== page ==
Right from the start, I knew this project would break new ground.
I was impressed that it has the backing of the philanthropic industry.
That’s why I was very pleased to support it, with $50,000 in funding from the Australian Government.
But it couldn’t have happened without the generosity and commitment of Council members and others.
Thank you in particular to …
- the various trusts and foundations,
- Victorian magistrates and the judiciary
- the police
- all the not-for-profit community service providers
- people from my own department, the Department of Family and Community Services, and from Vic Health
- the Centre for Quality in Health and Community Services at La Trobe University, and
- the Wellness Promotion Unit, from Victoria University.
… who shared their knowledge and expertise, and put in so much time and effort to make the project such a success.
The results of the evaluation we are launching today attest to that success.
Researched and written as a joint effort by Jenny Sharples, Lauren Hoiles and Professor Isaac Prilleltensky, the findings are extremely positive.
Most of you would know that the main aim of the Pilot Project was to help organisations working with children develop and implement child protection and police check policies that would be in line with specially-developed standards and a transparent accreditation process.
As a measure of how well it went, let’s look at some of the ‘before’ and ‘after’ pilot figures’
Before the pilot project:
- only half of the 23 participating service organisations reported they had a child protection policy
- another 29 per cent were developing policies, and
- 17 per cent had no child protection policy, at all.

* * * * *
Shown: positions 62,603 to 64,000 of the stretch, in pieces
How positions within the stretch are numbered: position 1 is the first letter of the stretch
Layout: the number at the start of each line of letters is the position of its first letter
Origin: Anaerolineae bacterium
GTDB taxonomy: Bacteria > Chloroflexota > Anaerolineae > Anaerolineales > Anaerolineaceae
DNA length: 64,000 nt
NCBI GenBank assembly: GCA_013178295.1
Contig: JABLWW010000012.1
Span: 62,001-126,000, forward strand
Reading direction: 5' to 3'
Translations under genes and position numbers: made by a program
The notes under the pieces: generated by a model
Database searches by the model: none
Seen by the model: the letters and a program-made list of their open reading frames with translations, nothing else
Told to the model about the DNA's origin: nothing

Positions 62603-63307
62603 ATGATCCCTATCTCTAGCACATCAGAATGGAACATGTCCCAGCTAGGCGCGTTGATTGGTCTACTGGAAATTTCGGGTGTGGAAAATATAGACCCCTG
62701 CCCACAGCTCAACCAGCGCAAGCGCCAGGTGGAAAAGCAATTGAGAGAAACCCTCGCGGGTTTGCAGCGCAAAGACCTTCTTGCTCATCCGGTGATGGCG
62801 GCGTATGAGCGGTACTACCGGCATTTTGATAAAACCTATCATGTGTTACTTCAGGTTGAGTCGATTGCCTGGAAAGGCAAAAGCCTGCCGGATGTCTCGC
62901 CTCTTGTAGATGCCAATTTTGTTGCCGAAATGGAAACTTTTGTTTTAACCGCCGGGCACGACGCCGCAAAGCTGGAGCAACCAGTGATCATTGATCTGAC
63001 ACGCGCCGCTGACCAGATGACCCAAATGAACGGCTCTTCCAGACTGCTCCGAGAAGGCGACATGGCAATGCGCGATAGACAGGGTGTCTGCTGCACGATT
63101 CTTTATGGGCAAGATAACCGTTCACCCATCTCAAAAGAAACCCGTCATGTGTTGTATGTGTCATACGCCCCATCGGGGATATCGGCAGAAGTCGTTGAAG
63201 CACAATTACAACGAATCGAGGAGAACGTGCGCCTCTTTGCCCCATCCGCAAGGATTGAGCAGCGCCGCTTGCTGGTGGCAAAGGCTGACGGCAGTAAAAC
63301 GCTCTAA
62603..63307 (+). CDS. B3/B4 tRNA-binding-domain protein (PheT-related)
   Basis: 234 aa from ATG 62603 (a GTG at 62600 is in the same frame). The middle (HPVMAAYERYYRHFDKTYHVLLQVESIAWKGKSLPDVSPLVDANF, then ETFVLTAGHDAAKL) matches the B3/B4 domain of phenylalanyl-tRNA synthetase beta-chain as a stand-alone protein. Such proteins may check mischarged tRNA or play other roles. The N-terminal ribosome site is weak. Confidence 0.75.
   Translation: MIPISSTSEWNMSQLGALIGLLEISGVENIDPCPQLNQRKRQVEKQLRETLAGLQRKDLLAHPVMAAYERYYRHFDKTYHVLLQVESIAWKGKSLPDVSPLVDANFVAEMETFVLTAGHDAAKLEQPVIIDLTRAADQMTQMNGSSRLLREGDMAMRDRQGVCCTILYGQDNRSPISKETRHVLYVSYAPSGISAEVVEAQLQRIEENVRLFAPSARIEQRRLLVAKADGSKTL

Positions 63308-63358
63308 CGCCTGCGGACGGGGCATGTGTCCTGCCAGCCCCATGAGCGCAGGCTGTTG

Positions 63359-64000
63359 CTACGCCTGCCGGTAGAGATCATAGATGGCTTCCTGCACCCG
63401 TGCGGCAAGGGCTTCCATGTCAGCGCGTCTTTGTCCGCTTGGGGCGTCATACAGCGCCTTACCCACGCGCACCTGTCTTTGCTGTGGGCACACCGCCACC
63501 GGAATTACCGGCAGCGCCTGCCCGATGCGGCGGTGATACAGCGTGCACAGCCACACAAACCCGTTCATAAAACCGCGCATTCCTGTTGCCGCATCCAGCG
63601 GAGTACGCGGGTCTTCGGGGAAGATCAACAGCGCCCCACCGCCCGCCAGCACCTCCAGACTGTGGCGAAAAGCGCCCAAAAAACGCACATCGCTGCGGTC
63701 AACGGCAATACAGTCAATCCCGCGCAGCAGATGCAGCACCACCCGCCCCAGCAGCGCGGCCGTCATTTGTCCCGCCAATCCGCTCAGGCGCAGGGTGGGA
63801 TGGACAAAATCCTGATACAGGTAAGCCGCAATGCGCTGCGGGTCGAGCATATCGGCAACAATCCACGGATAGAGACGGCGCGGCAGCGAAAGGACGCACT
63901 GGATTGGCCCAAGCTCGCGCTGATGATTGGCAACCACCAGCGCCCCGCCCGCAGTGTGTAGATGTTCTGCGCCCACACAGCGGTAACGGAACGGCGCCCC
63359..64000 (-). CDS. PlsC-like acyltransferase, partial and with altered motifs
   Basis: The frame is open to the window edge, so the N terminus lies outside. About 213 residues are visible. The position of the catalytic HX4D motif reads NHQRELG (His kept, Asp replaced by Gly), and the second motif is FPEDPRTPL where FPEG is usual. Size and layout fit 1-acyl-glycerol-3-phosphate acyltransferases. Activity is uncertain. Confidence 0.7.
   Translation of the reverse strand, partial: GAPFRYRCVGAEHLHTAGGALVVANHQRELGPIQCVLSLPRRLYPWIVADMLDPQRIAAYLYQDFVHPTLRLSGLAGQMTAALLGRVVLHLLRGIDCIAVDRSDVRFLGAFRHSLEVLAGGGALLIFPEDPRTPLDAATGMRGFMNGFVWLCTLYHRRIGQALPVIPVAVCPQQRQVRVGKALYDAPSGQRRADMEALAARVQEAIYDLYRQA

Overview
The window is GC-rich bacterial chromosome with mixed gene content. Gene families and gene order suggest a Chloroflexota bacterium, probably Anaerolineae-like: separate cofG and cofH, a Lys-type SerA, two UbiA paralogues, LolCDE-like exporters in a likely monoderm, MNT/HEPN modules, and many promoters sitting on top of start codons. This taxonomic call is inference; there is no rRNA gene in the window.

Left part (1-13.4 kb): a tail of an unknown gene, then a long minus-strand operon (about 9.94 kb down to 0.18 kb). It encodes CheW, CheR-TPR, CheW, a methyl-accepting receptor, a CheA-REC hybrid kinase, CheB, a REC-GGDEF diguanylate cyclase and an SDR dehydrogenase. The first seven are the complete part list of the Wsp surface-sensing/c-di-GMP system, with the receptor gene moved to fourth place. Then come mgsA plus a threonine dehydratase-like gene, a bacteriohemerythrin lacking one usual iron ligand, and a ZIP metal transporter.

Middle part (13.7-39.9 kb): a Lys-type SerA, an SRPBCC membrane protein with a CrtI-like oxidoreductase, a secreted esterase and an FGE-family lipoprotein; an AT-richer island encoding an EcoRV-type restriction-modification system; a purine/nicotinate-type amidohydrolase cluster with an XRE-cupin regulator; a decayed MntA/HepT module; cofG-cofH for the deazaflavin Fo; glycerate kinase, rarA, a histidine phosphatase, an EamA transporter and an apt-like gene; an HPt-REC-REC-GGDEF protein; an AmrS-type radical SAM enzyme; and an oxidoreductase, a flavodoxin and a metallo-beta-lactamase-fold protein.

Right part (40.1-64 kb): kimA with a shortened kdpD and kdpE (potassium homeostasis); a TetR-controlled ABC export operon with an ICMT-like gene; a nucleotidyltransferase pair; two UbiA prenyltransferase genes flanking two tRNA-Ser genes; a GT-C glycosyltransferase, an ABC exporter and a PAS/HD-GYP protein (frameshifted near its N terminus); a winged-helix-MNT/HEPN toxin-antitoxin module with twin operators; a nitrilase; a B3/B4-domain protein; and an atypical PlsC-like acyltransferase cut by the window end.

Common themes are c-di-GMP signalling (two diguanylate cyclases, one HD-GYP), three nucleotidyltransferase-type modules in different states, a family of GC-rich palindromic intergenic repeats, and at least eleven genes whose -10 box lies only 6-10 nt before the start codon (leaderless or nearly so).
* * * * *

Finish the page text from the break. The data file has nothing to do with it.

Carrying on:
By the end of the project period:
- 15 per cent of the organisations that already had policies said they were amending them because of their participation in the pilot
- 95 per cent said they would include or had included a written definition of child abuse in their policies, and
- 90 per cent also had a written policy on the involvement of volunteers, including risk management strategies.
In practical terms, the evaluation report says that all 23 participating organisations had either reviewed, are developing, or beginning to implement child protection and police check policies. And all of them said they supported the move towards consistent standards of care across the sector.
Since this was only a 12 month project, these are fantastic results.
I understand the Council now has big plans for the future, by expanding the project to 100 more community organisations across the State.
Perhaps, the words of one participant best reflect the value of the Council’s work. The participant said.
“If the next project ACCYO do is as good as this one then I’d definitely love to be involved”.
Congratulations and thanks once again to everyone involved.
I firmly believe the planets are aligning when it comes to Australian children.
- A Prime Minister talking about the importance of Early Childhood.
- A Prime Minister talking about the importance of balancing work and family issues.
- An Australian of the Year, Professor Fiona Stanley talking about the importance of children and particularly their early years.
- The Development of a National Agenda for Early Childhood.
- A House of Representatives Inquiry looking at the issues around family separation and child support – all designed to put children’s interests first.
- The Prime Minister talking about indigenous child abuse and seeking direct input from community leaders.
And of course as I said before there is now a dedicated Minister for Children and I am absolutely committed to making a difference.
So I am confident that you will see Australian Government policy that will have a real and lasting contribution to lives of all Australian children.
But as I have said before Governments can only do so much – we need organisations like yours and indeed the entire Australian community to commit to achieving a safe, nurturing and supportive childhood for Australian children.
As Gabriel Mistral said “Many things we need can wait, the child cannot. Now is the time his bones are being formed, his blood is being made, his mind is being developed. To him we cannot say tomorrow, his name is today.”
It gives me great pleasure now to officially launch the evaluation of the Australian Council for Children and Youth Organisations pilot accreditation project.